The St. Louis Blues fired head coach Ken Hitchcock on Wednesday. It was a long time coming. Even after a wildly successful postseason run last year, the Blues’ locker room wasn’t anywhere near as strong it should’ve been, and rumors of Hitchcock’s departure had been swirling for a few seasons now.
After a 3-7 stretch during its last 10 games, and falling rapidly in the Central Division, St. Louis finally made the change.
And the guy coming in couldn’t be better news for the Blackhawks — Mike Yeo.
This isn't surprising in any way. The former Wild boss was hired in the offseason as Hitchcock’s successor after the Blues’ coach finished up one final season. Now he inherits the top job sooner than expected.
For a Hawks team that has struggled against the Blues this season, the timing works out fairly well.
During his stint in Minnesota, Yeo sported a 13-9 record against the Hawks, but that was in the regular season. In the playoffs he dropped to 3-12.
And say what you want about regular season matchups, but Chicago’s stars always seemed to show up. Both Jonathan Toews and Patrick Kane each recorded five multi-point games against the Yeo’s Wild teams.
Yeo’s teams were also notorious for underachieving. In his first two seasons with Minnesota they had a PDO of 989 and 988, respectively. (The Blues are currently at 990). That got better during his stay, but it only masked problems the Hawks were able to exploit.
The Wild were offensively inconsistent and too often bailed out by great goaltending. The latter part shouldn’t be expected to continue in St. Louis because Blues goaltender Jake Allen is sporting a 89.5 save percentage and a 2.86 goals-against average.
So if Yeo doesn’t shift the offense (currently averaging 2.80 goals per game) into a higher gear, he won’t exactly have the defense he needs to steal wins.
This was part of the problem for Yeo in Minnesota. His offense wasn’t creating scoring opportunities they needed to stay successful.
Here’s what he said about his style of play with the Wild to the Star Tribune’s Mike Russo in a Q&A after Minnesota fired him last season:
How would you describe your system? Players now say they have more freedom, a green light to go? Did they under you, too? “Oh God, yeah. But I would say as things started to get worse, when we were giving up goals against, what were we going to say? Stop turning the puck over and bear down defensively? Year after year since I’ve been here, we’ve been one of the top defensive teams in the league in terms of shots against, quality of shots against and we give ourselves a chance to win every single night. So, it’ll take me some time to reevaluate, to figure it out. I mean, if they go out and score five goals a night for every game the rest of the year, then I was wrong. But the way that I saw it, I felt that the way we were built, we didn’t have guys who traditionally or historically have gotten 100 points a year. I didn’t feel that we were built that way. I knew that we could create offense. We had produced, but I knew that our bread and butter had to be defense, or at least that was my opinion.”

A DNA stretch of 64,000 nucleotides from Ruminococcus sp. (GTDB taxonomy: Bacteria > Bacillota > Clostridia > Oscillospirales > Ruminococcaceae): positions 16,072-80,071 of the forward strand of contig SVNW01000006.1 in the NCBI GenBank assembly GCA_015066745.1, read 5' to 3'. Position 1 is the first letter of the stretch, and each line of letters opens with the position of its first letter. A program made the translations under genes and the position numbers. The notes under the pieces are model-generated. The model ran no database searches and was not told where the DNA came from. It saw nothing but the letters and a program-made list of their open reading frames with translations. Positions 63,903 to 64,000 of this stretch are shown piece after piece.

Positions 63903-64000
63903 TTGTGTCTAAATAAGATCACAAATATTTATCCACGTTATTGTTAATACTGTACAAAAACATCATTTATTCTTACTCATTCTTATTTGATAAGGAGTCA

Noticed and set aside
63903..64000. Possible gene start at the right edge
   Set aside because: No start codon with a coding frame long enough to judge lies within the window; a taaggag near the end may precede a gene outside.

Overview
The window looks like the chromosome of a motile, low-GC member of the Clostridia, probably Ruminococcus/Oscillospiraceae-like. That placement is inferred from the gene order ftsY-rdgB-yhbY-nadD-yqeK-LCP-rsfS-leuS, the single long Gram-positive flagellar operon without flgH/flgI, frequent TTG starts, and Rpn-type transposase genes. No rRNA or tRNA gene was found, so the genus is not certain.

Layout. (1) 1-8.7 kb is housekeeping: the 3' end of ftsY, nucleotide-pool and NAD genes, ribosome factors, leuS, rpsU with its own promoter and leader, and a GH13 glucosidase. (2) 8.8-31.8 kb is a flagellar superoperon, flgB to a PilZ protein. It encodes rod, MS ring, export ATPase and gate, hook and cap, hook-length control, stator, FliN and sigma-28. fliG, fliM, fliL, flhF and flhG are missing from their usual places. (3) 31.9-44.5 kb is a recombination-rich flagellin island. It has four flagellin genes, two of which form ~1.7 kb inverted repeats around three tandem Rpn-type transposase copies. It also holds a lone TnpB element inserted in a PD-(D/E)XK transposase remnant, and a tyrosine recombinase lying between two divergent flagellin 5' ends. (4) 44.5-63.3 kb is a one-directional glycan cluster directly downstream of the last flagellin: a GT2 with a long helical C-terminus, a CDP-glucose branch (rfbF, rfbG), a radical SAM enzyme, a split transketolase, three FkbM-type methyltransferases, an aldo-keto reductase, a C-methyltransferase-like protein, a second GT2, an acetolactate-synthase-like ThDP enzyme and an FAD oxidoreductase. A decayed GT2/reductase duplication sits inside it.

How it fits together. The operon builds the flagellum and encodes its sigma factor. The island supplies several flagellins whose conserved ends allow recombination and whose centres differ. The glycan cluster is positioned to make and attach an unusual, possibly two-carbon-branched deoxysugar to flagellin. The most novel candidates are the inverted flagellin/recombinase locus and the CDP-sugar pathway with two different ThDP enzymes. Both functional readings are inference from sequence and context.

Those Wild teams featured Zach Parise, Thomas Vanek, Jason Zucker, Charlie Coyle, Mikael Granlund, Mikko Koivu, and Nino Niederreiter. There was plenty of speed and skill — not to mention prowess around the net — for this team to have been more successful than it was on offense. In only one year of his four full seasons did Yeo’s Wild teams average more than 2.50 goals per game.
Now, he didn’t have anyone like Vladimir Tarasenko on his roster, but one player won’t be enough to redeem him, either. Especially considering a third of Tarasenko’s career goals have come on the power play, and that unit happens to be another weak point for Yeo.
Here’s how he did with it in Minnesota:
Wild power play under Yeo
|Year||Success rate||League rank|
|Year||Success rate||League rank|
That’s even more worrisome for the Blues because 1) St. Louis is currently eighth in the league on the power play at 22.1 percent, and 2) Yeo’s speciality before going to Minnesota was supposed to be running that unit.
So the new coach of the Blackhawks’ (current) biggest rival is someone they’ve beaten repeatedly when it counts — with their big stars stepping up — and has a track record for derailing power play units, which happens to be vital to the success of the Blues’ biggest playmaker.
The Hawks face the Blues for the final time in the regular season on Feb. 26. Yeo should feel fully comfortable calling all the shots again by then, and the Blues should be adjusted to playing for him.
And none of that is worrisome for a Hawks team adept at beating him. In fact, it’s quite the opposite.